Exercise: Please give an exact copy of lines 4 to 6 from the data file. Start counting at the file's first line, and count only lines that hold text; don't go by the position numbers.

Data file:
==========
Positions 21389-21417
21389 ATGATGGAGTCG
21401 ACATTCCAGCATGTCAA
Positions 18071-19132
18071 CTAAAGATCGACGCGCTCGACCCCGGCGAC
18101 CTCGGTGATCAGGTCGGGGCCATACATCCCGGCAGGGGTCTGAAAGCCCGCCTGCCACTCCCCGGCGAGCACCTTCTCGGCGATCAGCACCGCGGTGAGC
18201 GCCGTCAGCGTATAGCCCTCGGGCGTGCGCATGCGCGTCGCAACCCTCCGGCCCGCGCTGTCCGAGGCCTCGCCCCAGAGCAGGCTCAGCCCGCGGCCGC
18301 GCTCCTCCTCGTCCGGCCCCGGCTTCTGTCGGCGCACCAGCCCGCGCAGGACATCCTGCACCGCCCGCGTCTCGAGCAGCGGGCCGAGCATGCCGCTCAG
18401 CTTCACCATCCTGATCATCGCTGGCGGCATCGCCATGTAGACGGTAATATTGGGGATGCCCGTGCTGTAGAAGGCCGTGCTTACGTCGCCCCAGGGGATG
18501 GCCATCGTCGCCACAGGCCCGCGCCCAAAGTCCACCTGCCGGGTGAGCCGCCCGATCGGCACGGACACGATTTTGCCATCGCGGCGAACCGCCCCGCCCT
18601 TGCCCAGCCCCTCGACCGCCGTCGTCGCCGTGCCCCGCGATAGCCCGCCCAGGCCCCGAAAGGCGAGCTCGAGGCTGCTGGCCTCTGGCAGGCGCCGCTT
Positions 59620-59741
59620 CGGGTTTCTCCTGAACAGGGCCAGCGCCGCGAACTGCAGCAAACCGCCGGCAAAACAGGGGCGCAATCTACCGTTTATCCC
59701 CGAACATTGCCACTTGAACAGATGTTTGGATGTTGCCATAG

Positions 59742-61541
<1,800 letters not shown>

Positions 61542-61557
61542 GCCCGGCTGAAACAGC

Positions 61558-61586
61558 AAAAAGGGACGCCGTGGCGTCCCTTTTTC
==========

Positions 18071-19132
18071 CTAAAGATCGACGCGCTCGACCCCGGCGAC
18101 CTCGGTGATCAGGTCGGGGCCATACATCCCGGCAGGGGTCTGAAAGCCCGCCTGCCACTCCCCGGCGAGCACCTTCTCGGCGATCAGCACCGCGGTGAGC